Hellboy (2019) [a film review by Frank Ochieng]

Okay, folks…here is a riddle that is in need of solving: what is painfully bloated, bombastic, loud, obnoxious and truly unnecessary in its return to the centre stage of hedonistic attention? No, it is not your insufferable drunk Uncle Chester at the annual family reunion picnic. However, if you had correctly guessed director Neil Marshall’s relentlessly absurd and hideously over-the-top comic book actioner ‘Hellboy’ then please give yourself a proud pat on the back. That is right…the burning behemoth is back to raise some flammable box office hell in this flimsy, furious furnace-based fable. 
The rebooted ‘Hellboy’ aimlessly rips and roars while reveling in its mindless mayhem as its animated selling point. However, this piece of pulsating popcorn pulp is triggered senselessly by bloody dismemberments, bad attitude, random empty-headed carnage and satanic-inspired silliness, all in an effort to produce flashy sensationalism for the sake of it. When all is said and done this cockeyed, combustible comicbook caper is a manic mess. Clearly, Marshall’s (‘The Descent’, ‘Tales Of Halloween’) rancid reinvention of the horned hellraiser pales in comparison to the beautifully orchestrated 2004 edition from Guillermo del Toro’s imaginative interpretation. Marshall’s careless corrosion of the Mike Mignola cult series for the indie Dark Horse Comics outfit simply does no favours for the mindless execution of this brutish, hellish headache. 
Marshall and screenwriter Andrew Cosby concoct what is basically an ignited, soulless slog of an actioner whose misplaced passion for the mysterious characterization of Hellboy is put on the backburner for the film’s tiresome, rambunctious supernatural shenanigans that feel more like a sledgehammer-swinging blunted blow to the nonsensical noggin. Essentially, Marshall’s version of ‘Hellboy’ extinguishes whatever creative sparks that were generated by the aforementioned del Toro’s inventive spectacle. The ragged script reaches desperately for every chance of tapping into the impish naughtiness in its take-no-prisoners ribaldry. Still, the peppered proceedings are nothing more than exhaustive, cringe-worthy vignettes that needlessly want to pummel the audience’s senses without any particular rhyme or reason. The heavy-handed gore in ‘Hellboy’ feels forced, more so than flourishing any kind of constructive madness that would distinguish the remaining elements of humanity from the inhumane tendencies. Grossly overwrought, ‘Hellboy’ is an overgrown, walking fleshy flame that cannot sustain its own high-flying heat.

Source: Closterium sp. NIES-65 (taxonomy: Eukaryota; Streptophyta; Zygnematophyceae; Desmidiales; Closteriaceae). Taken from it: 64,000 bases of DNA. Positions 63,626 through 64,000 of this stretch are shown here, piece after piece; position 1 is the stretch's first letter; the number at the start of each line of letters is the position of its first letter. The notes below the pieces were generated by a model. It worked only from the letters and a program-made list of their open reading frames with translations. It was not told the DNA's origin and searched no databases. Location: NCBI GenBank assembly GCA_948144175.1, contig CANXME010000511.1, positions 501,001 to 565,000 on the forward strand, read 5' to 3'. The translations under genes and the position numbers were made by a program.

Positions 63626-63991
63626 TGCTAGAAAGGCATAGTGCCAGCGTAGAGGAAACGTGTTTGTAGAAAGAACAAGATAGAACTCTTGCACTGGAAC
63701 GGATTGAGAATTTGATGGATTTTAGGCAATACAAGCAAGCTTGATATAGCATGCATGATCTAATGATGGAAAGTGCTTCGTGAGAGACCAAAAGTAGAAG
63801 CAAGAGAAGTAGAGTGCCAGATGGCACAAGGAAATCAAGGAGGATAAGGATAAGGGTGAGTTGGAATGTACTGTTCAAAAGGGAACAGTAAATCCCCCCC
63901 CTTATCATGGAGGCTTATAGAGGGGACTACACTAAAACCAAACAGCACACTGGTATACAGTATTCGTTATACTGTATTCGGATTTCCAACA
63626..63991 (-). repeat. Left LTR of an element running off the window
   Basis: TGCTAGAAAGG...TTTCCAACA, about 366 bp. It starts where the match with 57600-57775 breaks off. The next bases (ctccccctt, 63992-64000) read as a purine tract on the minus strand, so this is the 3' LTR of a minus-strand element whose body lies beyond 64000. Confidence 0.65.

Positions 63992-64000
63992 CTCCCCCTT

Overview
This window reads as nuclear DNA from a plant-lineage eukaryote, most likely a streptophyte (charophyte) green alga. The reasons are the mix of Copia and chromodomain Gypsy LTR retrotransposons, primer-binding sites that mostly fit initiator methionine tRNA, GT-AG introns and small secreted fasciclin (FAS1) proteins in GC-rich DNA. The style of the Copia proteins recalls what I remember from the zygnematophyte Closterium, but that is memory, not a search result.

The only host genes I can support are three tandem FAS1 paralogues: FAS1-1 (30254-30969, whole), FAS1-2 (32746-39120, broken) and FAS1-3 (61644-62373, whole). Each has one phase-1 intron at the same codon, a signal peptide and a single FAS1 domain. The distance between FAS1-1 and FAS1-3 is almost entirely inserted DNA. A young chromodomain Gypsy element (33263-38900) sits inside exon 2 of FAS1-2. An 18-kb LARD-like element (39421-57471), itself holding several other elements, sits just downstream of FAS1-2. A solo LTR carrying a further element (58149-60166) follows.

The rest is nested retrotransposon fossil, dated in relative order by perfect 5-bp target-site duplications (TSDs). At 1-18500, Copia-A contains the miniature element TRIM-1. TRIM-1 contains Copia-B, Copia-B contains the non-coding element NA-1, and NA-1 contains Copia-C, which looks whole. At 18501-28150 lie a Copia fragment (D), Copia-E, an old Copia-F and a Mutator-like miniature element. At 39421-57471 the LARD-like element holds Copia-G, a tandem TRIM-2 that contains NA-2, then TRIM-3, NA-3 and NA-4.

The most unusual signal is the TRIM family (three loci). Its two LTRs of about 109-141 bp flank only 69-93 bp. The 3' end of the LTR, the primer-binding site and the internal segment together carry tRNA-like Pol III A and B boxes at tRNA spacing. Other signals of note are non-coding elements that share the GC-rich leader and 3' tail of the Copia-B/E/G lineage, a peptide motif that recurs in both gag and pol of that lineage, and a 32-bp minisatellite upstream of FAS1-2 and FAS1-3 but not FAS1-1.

The excruciating antics of Hellboy is now being exhibited by David Harbour (‘Stranger Things’). Harbour’s anemic take on the massive red-colored rogue with the hardened rock hand that packs a convincing punch pretty much is reduced to quipping foul-mouthed platitudes. There is nothing remotely redeeming about Harbour’s mischievous, monstrous redballer that resonates with the recurring conflict of an outcast that needs redemptive validation in battling the inner and outer demons as he rescues the world from treacherous forces. In comparison, Harbour’s portrayal lacks the surprisingly layered psychological complexities of Ron Perlman’s wise-cracking beastly ball of fire in the previous installments. Whereas Perlman’s Hellboy continuously wrestled with his combative consciousness against the bombarded backdrop of destruction and decay, Harbour’s slight turn sluggishly exists in the exaggerated muck of the menacing happenings.